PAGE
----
facebook was bending over backwards to not be seen as coming down on the right after earlier controversy. i think that dynamic continues. facebook is trying harder to not offend the right than not to offend the left which worries me. scarlet: very interesting. david kilpatrick, author of "the facebook effect" joining us by phone. neither brexit nor president trump's election would have taken place without social media. he is addressing rather directly the big elephant in the room. ahead, smashing the glass ceiling. we look at the first female president of the new york stock exchange in its 226 year history. from new york, this is bloomberg. ♪ this is bloomberg. ♪
finance has been smashed. the new york stock exchange promoted stacy cunningham to president richard becomes the first woman to be the first president. we're joined by michael moore, u.s. finance team leader. it's a remarkable story given she started off as an intern. micheal: she was a floor trader as an intern. she talked a few years ago to some interns to tell her story. she said she didn't have that career path. she studied engineering. but her for a span the floor she knew it was for her. she ended up staying as a floor trader for over a decade. scarlet: do we know whether she was groomed for this position? was she the first choice? micheal: seems like it was a quick move. she has been there for six years. she has been coo for a number of years. she has executive level experience at the firm. tom farley is teaming up with dan loeb on a new venture. they were able to move her up pretty quick.
julia: he has got into fin tech allegedly which is fascinating giving the evolving business. we were talking about this, this business is not what it once was. have twoeans we now out of three for the top women running these exchanges. which is good news. micheal: yeah. certainly a big change. it took them forever to let women in as members. now you have women running two of the three there. a lot of progress in the last few years. her experience as a floor trader, i think, could shape how she approaches the job. she talked about having meeting to marry the technology and finance side. it could certainly factor in. scarlet: things have changed so much. floor trading is no longer something you see at the new york stock exchange. it's like a -- tom king likes to compare it to a museum in some way. do exchanges matter as much as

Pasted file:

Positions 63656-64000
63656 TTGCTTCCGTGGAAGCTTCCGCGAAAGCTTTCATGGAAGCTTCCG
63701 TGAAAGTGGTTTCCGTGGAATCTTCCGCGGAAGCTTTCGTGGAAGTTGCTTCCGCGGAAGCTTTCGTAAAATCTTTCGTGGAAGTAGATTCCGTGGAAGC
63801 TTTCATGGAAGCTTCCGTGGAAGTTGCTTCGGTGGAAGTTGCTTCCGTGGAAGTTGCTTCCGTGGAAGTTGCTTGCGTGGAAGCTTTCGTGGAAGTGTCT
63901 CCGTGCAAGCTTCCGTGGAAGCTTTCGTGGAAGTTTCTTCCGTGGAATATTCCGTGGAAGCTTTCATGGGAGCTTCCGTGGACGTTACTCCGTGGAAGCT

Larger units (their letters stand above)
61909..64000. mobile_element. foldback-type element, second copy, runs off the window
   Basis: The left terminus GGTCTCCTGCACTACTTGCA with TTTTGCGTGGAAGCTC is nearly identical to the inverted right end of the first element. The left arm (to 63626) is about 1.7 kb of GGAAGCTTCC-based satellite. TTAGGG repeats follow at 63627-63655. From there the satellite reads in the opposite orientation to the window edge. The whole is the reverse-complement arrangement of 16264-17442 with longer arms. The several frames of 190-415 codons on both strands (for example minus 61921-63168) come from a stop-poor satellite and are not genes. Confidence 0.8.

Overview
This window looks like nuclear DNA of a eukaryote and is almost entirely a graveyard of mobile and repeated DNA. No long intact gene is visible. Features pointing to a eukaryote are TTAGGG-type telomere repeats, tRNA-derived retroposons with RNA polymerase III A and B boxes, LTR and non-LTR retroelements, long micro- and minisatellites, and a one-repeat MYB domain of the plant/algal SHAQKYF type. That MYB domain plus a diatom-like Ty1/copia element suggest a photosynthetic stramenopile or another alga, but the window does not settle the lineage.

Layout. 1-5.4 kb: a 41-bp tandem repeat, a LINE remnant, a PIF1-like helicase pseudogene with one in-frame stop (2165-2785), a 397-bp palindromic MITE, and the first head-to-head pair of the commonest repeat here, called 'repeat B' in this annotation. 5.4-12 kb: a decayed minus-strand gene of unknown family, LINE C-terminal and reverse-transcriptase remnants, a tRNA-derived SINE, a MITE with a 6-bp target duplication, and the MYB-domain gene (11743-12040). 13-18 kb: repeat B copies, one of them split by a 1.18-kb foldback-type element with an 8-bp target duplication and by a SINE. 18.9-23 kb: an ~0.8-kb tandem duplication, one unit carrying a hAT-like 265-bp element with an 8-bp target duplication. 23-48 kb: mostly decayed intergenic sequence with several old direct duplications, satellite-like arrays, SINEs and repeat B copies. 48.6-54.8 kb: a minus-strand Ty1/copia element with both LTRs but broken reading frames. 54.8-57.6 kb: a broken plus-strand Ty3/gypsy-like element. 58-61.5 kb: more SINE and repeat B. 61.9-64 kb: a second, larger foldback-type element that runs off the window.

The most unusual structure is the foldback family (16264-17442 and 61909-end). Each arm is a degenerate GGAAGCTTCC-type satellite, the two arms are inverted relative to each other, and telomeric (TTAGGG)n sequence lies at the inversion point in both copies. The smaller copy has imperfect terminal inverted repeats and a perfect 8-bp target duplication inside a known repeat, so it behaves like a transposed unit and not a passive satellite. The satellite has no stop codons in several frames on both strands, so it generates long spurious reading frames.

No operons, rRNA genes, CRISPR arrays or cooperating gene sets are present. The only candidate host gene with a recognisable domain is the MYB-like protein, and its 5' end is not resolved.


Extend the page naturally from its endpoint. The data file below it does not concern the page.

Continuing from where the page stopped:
they used to in the public equity market? micheal: they don't matter as much anymore. some for trading around the open and close. but, a lot of it has gone electronic. it is so fragmented now. one thing she talk about after getting this job is perhaps it is too fragmented now. and there needs to be changes to the market. julia: and the importance of technology she pointed out her thanks to michael moore, bloombergs u.s. finance team later coming up, sloan speaks. the company's use of digital innovation. how fitting. highlights from our exclusive interview, next. this is bloomberg. ♪ ♪
>> it will>> not be the first time north. has shown off the distraction of its nuclear facilities. in 2008, images of a water cooling tower being demolished were broadcasted around the globe. a few years later, it was restarted to make plutonium for north korea's nuclear weapons, according to the iaea. this time around, a small selected group representing international media will witness the dismantling of its nuclear test site. it is where all six of its nuclear tests have taken place. there are no technical experts in the grip and south korean media have been left out. the site consists of a system of tunnels beneath mount mentor. it has been suggested there was a partial collapse during its last nuclear test. kim jong-un's closing of it could be a's -- a first step toward full denuclearization. north korea has a number of facilities that makes up its nuclear program. it includes reactors,